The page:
This Is Community

​My husband was recently teaching in our Bible Fellowship when he revealed to the class that he had just discovered (after fifteen years of marriage) that I was afraid of the dark. He thought all this time that I was just tired and wanted to go to bed early (seriously). Yes, it is true. I do not like the dark – never have. If I could, I would go to bed every night before it gets dark and wake up as the sun is rising. I really don’t enjoy being out after dark either. And, I really don’t like what darkness represents…the opposite of light and good things. Honestly, if I had to work the graveyard shift, I quite possibly could have a heart attack. I am not even sure how I managed nighttime feedings with three babies…I think it was because I got really good at feeding my children and getting them back to sleep right away. There was no nighttime playtime or late night TV watching in this house.
The day after this particular class my husband arrived home from a quick trip out of town carrying a present. He said, “Vanessa got this for you.” It wasn’t my birthday or anything so I had no idea why she was giving me a present. When I opened the bag, I started laughing. Inside that pretty little gift bag were nightlights – a lot of nightlights – and a handwritten note. It turns out Vanessa doesn’t like the dark either and these help her get through the night.
This is what it is all about.
I know Vanessa because of our Bible Fellowship class and I love that she felt comfortable enough to give me a gift like that.
Community is what we are built for. Long before Starbucks, community was in our DNA. Our verse for our Bible Fellowship class is found in Hebrews 10:24-25,
“And let us consider how to stir up one another to love and good works, not neglecting to meet together, as is the habit of some, but encouraging one another, and all the more as you see the Day drawing near.”
A leader in our class recently lost his sister unexpectedly. Her and her husband had just relocated to Florida to start retirement only six weeks before she passed away. Six weeks. However, in that short period of time, his sister and her husband had already connected with a local church plant. They didn’t just show up and attend service and leave. No, they got connected. People knew them. This church, even though they only knew them for a few weeks, ended up being the majority of the people at his sister’s funeral service.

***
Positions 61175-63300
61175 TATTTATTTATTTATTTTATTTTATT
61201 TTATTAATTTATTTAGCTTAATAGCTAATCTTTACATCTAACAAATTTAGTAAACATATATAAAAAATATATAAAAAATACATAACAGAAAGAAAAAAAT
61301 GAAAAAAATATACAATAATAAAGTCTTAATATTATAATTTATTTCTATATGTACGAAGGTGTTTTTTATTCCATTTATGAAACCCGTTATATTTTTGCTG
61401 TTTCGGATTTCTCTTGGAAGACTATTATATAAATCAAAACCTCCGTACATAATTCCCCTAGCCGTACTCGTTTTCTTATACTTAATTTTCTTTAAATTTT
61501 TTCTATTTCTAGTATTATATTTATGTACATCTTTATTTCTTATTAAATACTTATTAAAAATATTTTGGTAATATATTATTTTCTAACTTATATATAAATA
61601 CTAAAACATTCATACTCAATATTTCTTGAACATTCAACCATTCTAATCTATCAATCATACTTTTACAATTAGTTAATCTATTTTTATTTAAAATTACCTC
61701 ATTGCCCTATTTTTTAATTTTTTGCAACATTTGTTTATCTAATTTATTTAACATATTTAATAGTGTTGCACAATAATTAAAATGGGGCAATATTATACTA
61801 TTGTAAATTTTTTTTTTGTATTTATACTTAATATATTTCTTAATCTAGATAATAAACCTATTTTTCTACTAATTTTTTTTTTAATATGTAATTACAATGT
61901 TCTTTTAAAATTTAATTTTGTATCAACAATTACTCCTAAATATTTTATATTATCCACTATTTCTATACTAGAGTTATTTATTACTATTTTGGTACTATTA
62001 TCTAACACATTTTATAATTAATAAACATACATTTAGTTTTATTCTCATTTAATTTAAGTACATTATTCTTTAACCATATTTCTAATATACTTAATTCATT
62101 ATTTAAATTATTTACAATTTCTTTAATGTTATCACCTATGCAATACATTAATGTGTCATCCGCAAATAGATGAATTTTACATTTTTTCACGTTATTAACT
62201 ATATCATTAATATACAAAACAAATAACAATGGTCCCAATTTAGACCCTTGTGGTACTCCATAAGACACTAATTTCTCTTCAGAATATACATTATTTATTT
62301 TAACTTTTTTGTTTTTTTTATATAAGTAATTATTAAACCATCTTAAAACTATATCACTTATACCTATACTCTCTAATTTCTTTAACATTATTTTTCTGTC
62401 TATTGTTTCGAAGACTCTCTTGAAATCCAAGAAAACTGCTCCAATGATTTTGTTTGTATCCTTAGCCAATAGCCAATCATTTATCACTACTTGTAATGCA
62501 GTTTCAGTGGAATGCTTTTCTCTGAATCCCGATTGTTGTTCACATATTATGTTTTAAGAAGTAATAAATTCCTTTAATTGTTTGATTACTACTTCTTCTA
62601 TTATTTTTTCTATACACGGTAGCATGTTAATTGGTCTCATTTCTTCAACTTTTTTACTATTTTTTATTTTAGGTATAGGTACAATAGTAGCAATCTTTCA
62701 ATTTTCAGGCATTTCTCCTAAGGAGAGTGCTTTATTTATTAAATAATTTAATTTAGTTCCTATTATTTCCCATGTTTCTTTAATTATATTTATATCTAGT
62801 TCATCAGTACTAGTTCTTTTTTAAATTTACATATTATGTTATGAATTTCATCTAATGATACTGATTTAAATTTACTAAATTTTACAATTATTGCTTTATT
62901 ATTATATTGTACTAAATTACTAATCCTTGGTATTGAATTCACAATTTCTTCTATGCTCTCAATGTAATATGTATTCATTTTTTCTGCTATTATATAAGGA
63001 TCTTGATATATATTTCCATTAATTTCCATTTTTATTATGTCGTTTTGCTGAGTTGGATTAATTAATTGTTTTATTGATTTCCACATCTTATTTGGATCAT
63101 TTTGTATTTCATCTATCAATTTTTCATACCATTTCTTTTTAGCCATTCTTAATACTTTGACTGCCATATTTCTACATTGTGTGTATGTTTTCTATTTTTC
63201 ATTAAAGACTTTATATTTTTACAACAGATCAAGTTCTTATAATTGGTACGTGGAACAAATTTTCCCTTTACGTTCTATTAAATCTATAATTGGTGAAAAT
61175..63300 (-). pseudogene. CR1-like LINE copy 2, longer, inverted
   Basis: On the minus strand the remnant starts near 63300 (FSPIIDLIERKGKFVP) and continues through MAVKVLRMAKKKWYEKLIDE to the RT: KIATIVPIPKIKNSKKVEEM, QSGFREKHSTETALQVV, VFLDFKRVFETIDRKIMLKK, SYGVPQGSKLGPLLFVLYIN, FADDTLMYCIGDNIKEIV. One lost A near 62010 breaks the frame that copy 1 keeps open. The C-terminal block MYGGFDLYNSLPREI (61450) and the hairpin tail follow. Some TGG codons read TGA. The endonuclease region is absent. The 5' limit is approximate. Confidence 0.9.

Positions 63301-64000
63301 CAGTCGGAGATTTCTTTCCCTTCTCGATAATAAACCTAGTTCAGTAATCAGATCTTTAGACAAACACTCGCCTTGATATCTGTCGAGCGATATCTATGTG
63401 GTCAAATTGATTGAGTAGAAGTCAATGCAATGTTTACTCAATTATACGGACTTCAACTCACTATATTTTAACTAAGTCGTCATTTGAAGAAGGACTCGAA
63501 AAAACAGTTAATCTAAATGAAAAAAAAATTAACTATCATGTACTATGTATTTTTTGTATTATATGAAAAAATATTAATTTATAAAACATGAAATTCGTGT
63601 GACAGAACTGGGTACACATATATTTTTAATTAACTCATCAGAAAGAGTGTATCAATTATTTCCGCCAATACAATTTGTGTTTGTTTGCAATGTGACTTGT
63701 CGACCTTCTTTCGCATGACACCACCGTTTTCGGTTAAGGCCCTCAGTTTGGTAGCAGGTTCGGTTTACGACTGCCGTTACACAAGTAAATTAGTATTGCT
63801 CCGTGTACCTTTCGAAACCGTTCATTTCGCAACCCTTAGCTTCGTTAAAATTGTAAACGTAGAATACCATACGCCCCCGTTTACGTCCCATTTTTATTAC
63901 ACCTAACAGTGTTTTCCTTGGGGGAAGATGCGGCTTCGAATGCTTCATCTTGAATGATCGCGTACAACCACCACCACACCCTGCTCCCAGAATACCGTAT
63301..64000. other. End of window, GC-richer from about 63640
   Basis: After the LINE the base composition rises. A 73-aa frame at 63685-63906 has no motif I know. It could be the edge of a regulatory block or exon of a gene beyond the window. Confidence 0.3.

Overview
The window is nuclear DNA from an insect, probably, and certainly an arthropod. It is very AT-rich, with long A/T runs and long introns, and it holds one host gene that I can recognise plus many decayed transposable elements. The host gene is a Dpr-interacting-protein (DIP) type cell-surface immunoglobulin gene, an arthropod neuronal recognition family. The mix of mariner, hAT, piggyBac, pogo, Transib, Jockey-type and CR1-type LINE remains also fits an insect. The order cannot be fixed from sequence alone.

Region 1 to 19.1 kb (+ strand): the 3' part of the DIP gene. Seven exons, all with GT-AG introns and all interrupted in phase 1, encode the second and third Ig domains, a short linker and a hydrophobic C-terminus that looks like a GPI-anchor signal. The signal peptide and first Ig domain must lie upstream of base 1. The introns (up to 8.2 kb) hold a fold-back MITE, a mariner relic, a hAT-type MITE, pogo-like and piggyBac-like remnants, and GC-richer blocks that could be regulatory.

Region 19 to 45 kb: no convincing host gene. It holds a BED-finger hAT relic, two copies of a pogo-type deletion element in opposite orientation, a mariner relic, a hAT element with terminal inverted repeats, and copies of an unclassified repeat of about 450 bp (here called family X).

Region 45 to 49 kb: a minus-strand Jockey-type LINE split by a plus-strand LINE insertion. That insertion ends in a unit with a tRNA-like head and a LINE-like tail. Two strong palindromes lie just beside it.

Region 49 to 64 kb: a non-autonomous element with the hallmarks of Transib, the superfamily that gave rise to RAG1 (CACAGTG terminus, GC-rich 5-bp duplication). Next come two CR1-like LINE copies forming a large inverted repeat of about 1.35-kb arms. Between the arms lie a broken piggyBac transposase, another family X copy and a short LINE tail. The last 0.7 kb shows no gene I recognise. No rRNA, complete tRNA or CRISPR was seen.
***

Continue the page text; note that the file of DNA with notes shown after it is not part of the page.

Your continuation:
This is what it is all about.

Last week, the minister to our Bible Fellowship division was speaking in our class and he asked everyone in class to raise their hands if our class was the first Bible Fellowship class they had ever attended and connected with. In a room of about sixty people, close to ninety percent of the hands went up. I was shocked, but at the same time, I was completely humbled and grateful - grateful that we are part of a community. Grateful that people have found community. Praying we serve our community well.
Community is important. It is so much more than just showing up to a service. It is about getting connected – not only for yourself, but so you can be a blessing to others. No matter where you are or the size of your church, get involved in community through a group (whether your church calls it Bible Fellowship, Sunday School, Small Groups, Community Groups, Bible Study, etc.). It is a lifeline.

Erin Olson

Founder and CEO of Sandalfeet Ministries

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cecilia baco - July 29th, 2015 at 10:49am

I love this! I love our community!

Diana Stritch - July 29th, 2015 at 1:13pm

Our role model is Jesus, he had 12 disciples along his journey to do the will of father God, paying the ultimate price to empower us believers on earth and to give us eternal life. Jesus believed in community. John 3:16, John 10:10, John 14:6. (: